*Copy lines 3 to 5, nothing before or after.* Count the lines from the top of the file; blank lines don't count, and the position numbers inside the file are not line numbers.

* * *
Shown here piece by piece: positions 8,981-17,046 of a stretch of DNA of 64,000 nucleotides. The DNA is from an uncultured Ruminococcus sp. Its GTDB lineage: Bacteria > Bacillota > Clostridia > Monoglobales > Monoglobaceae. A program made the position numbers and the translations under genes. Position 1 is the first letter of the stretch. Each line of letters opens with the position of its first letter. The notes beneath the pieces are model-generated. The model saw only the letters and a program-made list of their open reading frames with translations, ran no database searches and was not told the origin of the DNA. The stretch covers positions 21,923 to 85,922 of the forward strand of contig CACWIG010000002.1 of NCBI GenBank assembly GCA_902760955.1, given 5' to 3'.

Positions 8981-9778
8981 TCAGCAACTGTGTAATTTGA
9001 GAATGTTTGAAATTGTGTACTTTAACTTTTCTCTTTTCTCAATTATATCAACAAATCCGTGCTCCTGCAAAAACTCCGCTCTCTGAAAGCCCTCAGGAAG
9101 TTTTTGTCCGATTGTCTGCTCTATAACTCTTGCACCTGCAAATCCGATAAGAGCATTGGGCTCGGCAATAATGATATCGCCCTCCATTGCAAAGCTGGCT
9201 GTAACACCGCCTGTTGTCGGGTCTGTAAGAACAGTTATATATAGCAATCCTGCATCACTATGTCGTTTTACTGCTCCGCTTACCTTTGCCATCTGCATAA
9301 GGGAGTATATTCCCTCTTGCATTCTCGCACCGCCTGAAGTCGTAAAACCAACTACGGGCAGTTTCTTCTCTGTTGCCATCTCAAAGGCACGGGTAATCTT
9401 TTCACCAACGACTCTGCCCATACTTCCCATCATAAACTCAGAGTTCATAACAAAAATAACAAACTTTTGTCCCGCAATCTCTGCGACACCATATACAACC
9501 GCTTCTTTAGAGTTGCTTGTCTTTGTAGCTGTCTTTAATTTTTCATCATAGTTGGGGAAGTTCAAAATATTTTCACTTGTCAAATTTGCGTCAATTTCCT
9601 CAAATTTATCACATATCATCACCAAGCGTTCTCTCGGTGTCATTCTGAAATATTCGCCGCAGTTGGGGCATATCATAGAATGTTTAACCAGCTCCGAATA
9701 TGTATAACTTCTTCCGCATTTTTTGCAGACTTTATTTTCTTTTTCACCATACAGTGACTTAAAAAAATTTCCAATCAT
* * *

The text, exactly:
8981 TCAGCAACTGTGTAATTTGA
9001 GAATGTTTGAAATTGTGTACTTTAACTTTTCTCTTTTCTCAATTATATCAACAAATCCGTGCTCCTGCAAAAACTCCGCTCTCTGAAAGCCCTCAGGAAG
9101 TTTTTGTCCGATTGTCTGCTCTATAACTCTTGCACCTGCAAATCCGATAAGAGCATTGGGCTCGGCAATAATGATATCGCCCTCCATTGCAAAGCTGGCT